Microsoft tries all it can to make people to switch from older Windows versions to Windows 10. Microsoft says that continued usage of Windows 7 increases maintenance and operating costs for businesses as malware attacks that could have been avoided by upgrading to Windows 10. Microsoft says that continued usage of Windows 7 increases maintenance and operating costs for businesses. Microsoft: Windows 7 Does Not Meet the Demands of Modern Technology; Recommends Windows 10. On February 2017 Microsoft stops the 20 year long tradition of monthly security updates. Windows 10 “Creators Update” coming early 2017 for free, featuring 3D and mixed reality, 4K gaming, more.

Microsoft plans to emulate x86 instructions on ARM chips, throwing a compatibility lifeline to future Windows tablets and phones. Microsoft’s x86 on ARM64 Emulation is coming in 2017. This capability is coming to Windows 10, though not until “Redstone 3″ in the Fall of 2017

Parents should worry less about the amount of time their children spend using smartphones, computers and playing video games because screen time is actually beneficial, the University of Oxford has concluded. 257 minutes is the time teens can spend on computers each day before harming wellbeing.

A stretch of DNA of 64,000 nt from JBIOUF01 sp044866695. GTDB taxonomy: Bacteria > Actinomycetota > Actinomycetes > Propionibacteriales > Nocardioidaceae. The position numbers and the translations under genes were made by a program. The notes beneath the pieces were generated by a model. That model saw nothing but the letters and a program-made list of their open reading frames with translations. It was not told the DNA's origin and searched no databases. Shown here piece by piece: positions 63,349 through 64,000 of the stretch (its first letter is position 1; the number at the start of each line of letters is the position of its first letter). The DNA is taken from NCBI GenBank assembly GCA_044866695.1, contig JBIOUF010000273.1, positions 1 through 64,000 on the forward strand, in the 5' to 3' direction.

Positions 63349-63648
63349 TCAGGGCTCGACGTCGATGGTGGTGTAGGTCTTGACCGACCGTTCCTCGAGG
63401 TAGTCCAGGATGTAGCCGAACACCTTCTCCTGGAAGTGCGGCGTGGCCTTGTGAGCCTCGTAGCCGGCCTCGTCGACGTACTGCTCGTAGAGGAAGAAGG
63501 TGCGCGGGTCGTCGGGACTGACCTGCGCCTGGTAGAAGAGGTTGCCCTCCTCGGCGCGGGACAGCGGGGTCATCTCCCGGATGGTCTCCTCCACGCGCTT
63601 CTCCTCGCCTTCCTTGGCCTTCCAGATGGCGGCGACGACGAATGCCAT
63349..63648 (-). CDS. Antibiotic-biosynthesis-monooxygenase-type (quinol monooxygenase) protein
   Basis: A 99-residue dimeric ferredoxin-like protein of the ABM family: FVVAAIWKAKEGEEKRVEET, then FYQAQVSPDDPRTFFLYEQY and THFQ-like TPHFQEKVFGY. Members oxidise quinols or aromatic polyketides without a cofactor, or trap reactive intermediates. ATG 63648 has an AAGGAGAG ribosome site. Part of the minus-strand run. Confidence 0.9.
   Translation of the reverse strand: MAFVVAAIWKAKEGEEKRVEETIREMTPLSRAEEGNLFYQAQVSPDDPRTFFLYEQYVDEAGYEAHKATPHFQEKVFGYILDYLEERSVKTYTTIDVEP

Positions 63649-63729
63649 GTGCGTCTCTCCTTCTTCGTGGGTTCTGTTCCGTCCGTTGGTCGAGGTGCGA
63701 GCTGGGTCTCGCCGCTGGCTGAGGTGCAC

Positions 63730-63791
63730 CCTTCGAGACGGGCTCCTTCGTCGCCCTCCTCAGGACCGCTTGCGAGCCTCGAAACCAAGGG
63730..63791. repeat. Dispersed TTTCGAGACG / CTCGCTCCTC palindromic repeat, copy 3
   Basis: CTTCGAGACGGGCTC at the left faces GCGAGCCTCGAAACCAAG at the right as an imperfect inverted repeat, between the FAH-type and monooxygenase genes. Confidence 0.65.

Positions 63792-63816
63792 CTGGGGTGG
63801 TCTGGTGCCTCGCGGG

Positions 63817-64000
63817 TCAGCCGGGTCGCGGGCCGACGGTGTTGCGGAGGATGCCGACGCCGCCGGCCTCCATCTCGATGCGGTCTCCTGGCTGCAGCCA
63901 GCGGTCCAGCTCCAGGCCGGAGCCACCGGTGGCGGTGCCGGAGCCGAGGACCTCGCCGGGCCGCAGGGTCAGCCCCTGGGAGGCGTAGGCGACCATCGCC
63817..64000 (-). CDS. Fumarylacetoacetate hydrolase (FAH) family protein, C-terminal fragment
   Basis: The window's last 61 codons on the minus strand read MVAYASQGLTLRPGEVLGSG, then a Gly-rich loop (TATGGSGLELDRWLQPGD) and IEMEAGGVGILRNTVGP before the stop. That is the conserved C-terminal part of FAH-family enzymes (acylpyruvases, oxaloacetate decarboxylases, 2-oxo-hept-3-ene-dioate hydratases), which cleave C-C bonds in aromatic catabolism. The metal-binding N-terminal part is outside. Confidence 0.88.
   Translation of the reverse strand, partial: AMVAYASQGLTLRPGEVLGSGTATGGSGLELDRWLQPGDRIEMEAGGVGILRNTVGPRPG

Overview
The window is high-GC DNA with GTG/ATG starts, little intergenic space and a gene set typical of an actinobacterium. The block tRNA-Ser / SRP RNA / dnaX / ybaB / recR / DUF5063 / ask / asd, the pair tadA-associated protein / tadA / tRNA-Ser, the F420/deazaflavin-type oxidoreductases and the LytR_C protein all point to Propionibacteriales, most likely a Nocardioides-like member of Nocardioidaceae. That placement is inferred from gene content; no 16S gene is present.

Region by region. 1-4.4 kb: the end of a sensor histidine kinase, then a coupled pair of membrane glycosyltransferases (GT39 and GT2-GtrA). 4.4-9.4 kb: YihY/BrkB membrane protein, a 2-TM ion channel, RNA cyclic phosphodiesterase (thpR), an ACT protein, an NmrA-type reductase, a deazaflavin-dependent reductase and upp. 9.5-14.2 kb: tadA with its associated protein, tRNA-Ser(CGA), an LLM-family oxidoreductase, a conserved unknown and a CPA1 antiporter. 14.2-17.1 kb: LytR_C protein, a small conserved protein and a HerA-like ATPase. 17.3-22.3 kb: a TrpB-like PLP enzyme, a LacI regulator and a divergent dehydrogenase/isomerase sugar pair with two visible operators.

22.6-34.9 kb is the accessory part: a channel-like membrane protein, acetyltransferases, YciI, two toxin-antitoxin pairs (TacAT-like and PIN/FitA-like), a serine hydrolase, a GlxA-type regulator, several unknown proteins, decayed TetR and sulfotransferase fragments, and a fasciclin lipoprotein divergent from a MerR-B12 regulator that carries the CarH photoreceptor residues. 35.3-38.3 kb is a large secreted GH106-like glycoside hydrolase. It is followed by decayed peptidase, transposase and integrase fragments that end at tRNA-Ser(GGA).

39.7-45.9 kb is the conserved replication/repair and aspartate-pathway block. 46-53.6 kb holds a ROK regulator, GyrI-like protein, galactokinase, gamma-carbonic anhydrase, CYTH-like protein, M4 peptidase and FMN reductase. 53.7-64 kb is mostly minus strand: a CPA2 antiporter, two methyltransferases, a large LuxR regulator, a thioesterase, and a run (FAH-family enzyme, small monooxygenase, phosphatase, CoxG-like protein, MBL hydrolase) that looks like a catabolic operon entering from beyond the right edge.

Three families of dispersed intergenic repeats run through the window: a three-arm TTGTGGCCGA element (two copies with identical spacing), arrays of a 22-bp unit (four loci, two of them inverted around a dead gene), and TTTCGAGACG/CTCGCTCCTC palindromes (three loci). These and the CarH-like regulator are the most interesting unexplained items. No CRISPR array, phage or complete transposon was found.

Outsourcing IT operations to foreign countries is not trendy anymore and companied live at uncertain times. India’s $150 billion outsourcing industry stares at an uncertain future. In the past five years, revenue and profit growth for the top five companies listed on the BSE have halved. Industry leader TCS too felt the impact as it made a shift in business model towards software platforms and chased digital contacts.

Containers will become hot this year and cloud will stay hot. Research firm 451 Research predicts this year containerization will be US $ 762 million business and that Containers will become 2.6 billion worth of software business in 2020. (40 per cent a year growth rate).